Monday, March 9, 2020

SPX and INDU: Counts Confirmed, but It Brings No Joy

Futures are limit down tonight, and oil crashed (again).  Neither of these things come as a surprise here -- on the forum, I posted on Friday that it was high probability Friday's low would fail directly, and that we could see a large gap down on Monday (the market created a glaringly-obvious b-wave low during Friday's session).

I haven't updated my oil forecast in a year because there's been no change -- my standing count has been that the last crash was the bottom of wave 3 and that a new low was likely still needed.  I first called the top in oil back in 2011, when oil was still trading over $100, and gave a price target of $25, which everyone thought was insane -- but here we are now nearly 9 years later, and the "smartest guys in the room" have finally caught up:

Welcome to the party, I guess.

Incidentally, I called the bounce from 26 to 55, then adjusted my target higher in real-time to 70-72, then called the secondary top in oil as well (I was a little early, but within 4 points), back in May of 2018.  Considering Goldman Sachs apparently missed the top by around 40 points in the wrong direction, I consider that pretty good.  For posterity, here's the last chart I published on oil, in 2018 (it's marked 2019 because, while I can read a chart, I apparently can't read a calendar):

All of this begs the question:  Why isn't Goldman paying me an 8 figure salary?  We may never know.  But what we do know is that the system is going to be getting very stressed now.  

And all of this has left me in a pensive mood.  I have three children; my oldest is in her first year of college.  My youngest is still in grade school.   And the system is garbage.  We all know it.  We've all known it for years.  But the endless cycle of debt and booms and busts has, more or less, worked for the past 50 years.  The problem is, those have been 50 REALLY GOOD YEARS, in terms of humanity's struggles.  We haven't faced any true existential crises in that time.  We haven't faced extinction-level event asteroids, or massive solar flares, or, say, a killer virus that spreads before symptoms are present.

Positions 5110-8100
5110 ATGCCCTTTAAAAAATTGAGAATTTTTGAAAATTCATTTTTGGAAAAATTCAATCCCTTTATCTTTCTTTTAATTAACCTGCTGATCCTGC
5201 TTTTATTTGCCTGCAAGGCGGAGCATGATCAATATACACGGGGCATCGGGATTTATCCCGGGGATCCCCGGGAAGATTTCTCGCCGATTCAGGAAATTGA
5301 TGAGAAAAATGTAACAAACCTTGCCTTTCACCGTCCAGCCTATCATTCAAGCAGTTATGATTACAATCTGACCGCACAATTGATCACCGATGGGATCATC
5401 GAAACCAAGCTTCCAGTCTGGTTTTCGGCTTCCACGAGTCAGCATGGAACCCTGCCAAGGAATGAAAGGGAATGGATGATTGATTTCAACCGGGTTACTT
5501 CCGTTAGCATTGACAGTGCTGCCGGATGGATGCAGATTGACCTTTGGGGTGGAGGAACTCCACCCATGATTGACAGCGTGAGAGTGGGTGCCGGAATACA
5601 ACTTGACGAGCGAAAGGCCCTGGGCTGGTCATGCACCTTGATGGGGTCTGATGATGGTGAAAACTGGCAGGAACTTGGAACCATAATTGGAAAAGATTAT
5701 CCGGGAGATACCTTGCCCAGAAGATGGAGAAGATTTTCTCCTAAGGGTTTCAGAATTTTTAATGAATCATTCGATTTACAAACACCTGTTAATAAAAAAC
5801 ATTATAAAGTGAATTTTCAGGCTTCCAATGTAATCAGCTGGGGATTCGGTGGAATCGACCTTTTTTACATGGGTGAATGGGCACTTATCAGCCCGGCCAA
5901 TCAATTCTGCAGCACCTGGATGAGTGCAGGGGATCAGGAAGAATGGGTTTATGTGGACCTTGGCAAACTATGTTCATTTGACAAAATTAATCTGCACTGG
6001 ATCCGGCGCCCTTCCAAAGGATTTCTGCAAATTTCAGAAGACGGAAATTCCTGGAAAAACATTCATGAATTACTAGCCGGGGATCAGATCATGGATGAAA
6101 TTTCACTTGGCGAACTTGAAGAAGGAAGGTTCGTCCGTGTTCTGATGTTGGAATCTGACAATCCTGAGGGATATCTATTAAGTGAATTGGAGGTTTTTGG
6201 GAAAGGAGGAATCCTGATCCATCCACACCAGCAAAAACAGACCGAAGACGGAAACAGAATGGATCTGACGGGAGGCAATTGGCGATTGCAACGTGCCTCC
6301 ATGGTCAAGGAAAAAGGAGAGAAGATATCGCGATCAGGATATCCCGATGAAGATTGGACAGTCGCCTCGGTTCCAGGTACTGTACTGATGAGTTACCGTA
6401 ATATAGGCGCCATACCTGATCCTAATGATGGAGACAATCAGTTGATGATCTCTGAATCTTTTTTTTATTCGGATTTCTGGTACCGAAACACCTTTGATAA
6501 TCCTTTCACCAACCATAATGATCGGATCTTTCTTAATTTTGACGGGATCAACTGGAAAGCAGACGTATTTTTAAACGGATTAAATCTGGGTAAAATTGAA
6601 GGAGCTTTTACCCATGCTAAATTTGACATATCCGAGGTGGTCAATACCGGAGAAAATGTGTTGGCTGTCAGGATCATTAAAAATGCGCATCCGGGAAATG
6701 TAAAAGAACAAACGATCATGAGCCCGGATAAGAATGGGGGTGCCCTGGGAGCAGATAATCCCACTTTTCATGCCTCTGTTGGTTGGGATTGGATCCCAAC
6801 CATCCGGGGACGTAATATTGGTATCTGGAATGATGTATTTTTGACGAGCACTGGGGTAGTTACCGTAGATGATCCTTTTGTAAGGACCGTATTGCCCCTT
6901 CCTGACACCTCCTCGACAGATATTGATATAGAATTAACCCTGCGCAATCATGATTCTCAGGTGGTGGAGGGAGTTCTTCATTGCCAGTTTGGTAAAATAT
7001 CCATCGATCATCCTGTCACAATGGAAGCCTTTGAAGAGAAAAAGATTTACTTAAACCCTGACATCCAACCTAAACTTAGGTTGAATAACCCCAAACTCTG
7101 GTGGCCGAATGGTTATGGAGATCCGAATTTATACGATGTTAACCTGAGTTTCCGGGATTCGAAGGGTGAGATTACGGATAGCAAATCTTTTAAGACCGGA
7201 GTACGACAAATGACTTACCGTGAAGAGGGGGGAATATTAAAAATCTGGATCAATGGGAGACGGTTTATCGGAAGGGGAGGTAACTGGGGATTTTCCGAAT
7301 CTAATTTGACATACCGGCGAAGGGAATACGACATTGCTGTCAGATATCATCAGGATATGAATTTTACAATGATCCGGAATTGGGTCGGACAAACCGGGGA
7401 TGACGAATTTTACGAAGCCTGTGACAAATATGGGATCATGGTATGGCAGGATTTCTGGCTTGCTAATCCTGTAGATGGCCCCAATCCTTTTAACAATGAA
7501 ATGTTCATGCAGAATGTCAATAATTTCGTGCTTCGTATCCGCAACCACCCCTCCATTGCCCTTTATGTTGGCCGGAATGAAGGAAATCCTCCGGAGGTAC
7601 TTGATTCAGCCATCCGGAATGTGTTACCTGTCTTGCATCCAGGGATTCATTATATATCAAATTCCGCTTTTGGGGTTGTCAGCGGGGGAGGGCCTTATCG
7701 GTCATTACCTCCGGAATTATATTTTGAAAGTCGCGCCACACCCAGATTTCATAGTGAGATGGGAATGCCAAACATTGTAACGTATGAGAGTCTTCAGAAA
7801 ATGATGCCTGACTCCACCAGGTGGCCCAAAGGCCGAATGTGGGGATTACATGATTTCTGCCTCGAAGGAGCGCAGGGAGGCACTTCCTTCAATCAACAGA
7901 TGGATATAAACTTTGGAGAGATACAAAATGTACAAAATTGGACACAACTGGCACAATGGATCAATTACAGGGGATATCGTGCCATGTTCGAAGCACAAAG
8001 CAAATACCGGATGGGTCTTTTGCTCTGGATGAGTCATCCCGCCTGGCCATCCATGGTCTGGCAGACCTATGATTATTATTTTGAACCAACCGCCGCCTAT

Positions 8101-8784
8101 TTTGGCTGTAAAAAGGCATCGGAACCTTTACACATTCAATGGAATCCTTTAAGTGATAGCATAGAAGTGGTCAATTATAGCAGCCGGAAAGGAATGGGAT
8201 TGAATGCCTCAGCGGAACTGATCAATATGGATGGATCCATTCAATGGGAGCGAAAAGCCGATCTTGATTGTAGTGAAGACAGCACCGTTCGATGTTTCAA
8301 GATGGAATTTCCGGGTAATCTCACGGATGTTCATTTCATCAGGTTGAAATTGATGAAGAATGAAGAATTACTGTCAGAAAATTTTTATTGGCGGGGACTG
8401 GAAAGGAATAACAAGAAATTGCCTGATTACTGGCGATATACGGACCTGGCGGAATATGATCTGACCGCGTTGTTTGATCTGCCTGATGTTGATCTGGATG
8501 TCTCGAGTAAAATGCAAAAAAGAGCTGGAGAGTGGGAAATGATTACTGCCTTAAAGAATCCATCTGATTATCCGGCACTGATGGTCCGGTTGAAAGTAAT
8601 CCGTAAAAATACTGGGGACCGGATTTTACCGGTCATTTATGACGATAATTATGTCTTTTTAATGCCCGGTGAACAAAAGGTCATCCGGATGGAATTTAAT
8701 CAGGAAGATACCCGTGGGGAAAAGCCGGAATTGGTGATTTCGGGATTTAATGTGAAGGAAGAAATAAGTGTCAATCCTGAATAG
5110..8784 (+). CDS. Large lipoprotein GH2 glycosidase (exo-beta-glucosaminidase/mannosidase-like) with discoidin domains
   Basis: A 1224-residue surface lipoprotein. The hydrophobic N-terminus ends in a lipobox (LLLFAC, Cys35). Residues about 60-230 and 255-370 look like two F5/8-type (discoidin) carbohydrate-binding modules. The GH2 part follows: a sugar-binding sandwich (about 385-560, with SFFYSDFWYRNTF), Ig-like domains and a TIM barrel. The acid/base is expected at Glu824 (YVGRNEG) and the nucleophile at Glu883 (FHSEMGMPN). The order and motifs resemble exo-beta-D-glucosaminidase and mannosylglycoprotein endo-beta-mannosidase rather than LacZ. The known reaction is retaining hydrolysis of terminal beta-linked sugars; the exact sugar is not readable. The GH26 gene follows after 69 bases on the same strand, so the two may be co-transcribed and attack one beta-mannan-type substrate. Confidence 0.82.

In fact, we've become so spoiled by these prolonged good and prosperous times that we have to invent pretend crises, and the politicians repeat them every election cycle.  "Oh, the climate crisis, yada yada."  Apparently these people have never looked at the long-term climate of Earth long enough to learn that we are in living in one of the most stable and life-conducive climates of the past several hundred thousand years.  I mean, the end of the last glacial maximum was only ~21,000 years ago, and since then, sea level has risen 400 feet.  But, of course, if it rises another few inches in the next century, we're all going to die (insert "rolleyes" emoji here).

Even short-term, one doesn't need to look back very far (in geological time) to find TRUE climate crises:

Anyway, don't get me sidetracked into this, because I've studied climatology for the past two decades and have literally hundreds of gigabytes of peer-reviewed scientific papers and historical weather data stored on my hard drives, so I could probably write a book on it at this point.  Suffice to say that most what you hear on the news is NOT science, it's hype and superstition designed to get your attention and sell advertising -- it is not designed to inform you in any way, shape, or form.  Most of it is not even mainstream science.

The point I'm getting at is that humans, when they have no true struggles, tend to invent pretend struggles.  It seems to be in our nature to make our own lives seem difficult -- like we don't believe we deserve our lives to be without struggle.

And we've had a long, long stretch of prosperity to the point that few people alive today have (as a collective, not individually) known struggle the way, say, the generations that fought World War II, and lived through the Great Depression did.

And my larger point with all this is that -- during this extended run of prosperity -- we've invented "new" systems that work DURING THE GOOD TIMES.  These systems have not been tested in bad times. 

These systems will fail in bad times.  Again, many of us have known this for years -- but try telling the guy who's hitting jackpot after jackpot on the slot machine that if he keeps at it, he's going to lose all his money.  He won't listen -- not as long as the jackpots keep rolling in.

We're stupid that way.

Anyway, I got to thinking about all this because my long-term count has us approaching the end of Cycle Wave 5 -- and the end of Cycle 5 marks the end of a higher degree Supercycle Wave.

And the end of Supercycle rallies is a huge deal.  It's world-changing.  By my count, even the Great Depression was only at Cycle degree.  Imagine something an order of magnitude worse, and you have Supercycle degree.

I don't think we're there yet (I actually have the year 2025+/- as the window).  But what's going on now got me thinking.  More in another update, perhaps.  Let's look at the charts.

First up, the near-term count that Wave 4 (or Wave A of 4) had completed will be confirmed at the open:

Higher degree:

An even longer-term look, this time in log scale:

And a similar chart, for SPX, which has a better channel -- and a brief discussion on Cycle 4 and 5:


In conclusion, there's not much for bulls to grab onto here yet.  C down is still unfolding, and could even have much farther to run.  Do keep in mind that this is projected to be Wave 5 (since we just had Wave 4) -- so if it doesn't extend, it could complete a higher degree waveform, which could either mark the bottom of (larger) Wave 1 of C, or ALL OF C (for the alternate bull count).  Trade safe.

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